It’s true. Adopting OERs can be time consuming for faculty making the switch. There are new considerations you may never have needed to think about before: How will students access the content? Is all the information I’ve included truly open — that is, can I and my students make digital or paper copies without paying copyright permissions?
Those faculty who do successfully adopt OERs have found some pretty great benefits, enough to outweigh any drawbacks. Here are some to consider:
- The obvious: students save money. Depending upon the text you currently use this could be a little or a lot!
- The ability to update and edit the content to suit your and your students’ particular needs is a huge benefit. Students don’t have to skip through content that doesn’t pertain to them or is written at a level beyond their understanding or their needs. Faculty don’t need to specify sections to read and to skip, or jump around from chapter 3 to 8 to 5.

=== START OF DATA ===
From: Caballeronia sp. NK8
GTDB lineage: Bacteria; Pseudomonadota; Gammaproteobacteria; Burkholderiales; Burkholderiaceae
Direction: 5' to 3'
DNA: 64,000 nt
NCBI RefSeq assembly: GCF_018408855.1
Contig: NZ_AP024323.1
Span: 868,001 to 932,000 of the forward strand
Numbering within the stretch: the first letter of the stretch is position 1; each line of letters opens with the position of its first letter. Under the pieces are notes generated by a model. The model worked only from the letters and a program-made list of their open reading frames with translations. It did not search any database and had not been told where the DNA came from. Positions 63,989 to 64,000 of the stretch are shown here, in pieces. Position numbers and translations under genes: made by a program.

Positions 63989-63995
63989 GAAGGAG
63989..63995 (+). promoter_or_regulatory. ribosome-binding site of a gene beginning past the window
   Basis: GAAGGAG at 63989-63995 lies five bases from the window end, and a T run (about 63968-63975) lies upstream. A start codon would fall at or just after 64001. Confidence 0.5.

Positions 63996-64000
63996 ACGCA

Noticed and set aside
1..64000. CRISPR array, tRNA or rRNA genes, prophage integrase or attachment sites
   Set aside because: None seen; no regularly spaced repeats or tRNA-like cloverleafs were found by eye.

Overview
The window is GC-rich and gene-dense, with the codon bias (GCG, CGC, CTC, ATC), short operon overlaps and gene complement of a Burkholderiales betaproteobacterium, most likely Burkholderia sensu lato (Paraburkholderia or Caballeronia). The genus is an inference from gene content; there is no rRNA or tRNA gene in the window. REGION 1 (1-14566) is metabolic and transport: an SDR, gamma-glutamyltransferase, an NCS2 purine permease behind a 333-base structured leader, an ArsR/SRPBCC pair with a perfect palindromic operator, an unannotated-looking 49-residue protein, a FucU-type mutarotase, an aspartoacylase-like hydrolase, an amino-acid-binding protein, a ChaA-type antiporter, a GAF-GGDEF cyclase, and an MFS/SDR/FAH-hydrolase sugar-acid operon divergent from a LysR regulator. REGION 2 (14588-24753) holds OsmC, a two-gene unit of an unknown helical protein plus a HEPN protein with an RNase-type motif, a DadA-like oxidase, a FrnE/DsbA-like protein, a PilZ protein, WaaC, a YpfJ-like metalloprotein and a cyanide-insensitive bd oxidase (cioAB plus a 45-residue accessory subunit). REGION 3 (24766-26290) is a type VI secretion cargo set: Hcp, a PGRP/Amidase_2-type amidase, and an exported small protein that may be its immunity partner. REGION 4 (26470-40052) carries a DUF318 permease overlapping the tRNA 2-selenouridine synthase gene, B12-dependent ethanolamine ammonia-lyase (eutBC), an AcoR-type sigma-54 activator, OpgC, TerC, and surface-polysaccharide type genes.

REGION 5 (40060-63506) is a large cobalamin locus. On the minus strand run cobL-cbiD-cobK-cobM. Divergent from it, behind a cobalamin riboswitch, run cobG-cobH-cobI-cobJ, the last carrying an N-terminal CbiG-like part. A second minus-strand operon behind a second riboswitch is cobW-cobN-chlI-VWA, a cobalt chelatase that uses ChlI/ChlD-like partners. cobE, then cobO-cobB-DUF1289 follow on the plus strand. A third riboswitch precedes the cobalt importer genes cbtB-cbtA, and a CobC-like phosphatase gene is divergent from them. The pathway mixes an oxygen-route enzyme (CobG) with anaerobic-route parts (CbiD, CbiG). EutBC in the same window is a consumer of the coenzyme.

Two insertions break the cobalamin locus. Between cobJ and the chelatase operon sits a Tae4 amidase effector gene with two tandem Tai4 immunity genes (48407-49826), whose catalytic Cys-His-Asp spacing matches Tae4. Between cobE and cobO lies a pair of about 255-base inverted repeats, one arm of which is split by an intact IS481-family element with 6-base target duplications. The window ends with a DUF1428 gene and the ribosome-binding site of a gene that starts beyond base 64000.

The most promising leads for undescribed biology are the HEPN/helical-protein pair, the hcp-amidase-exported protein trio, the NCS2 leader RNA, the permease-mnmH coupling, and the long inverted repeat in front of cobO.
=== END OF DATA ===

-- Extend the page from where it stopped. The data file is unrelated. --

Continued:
- The process of tailoring the information to your course and class needs may be an enlightening process for you. Preliminary results from a national survey of OER adopting faculty suggests that these instructors become more engaged in their course as a result of the work of essentially doing a custom information redesign for their students.
Have you adopted OER for your course? Are you somewhere in the middle of the process? What do you like about it? Please share with us in the comments below, or in an email to Kate. (kate.hess at kirkwood.edu)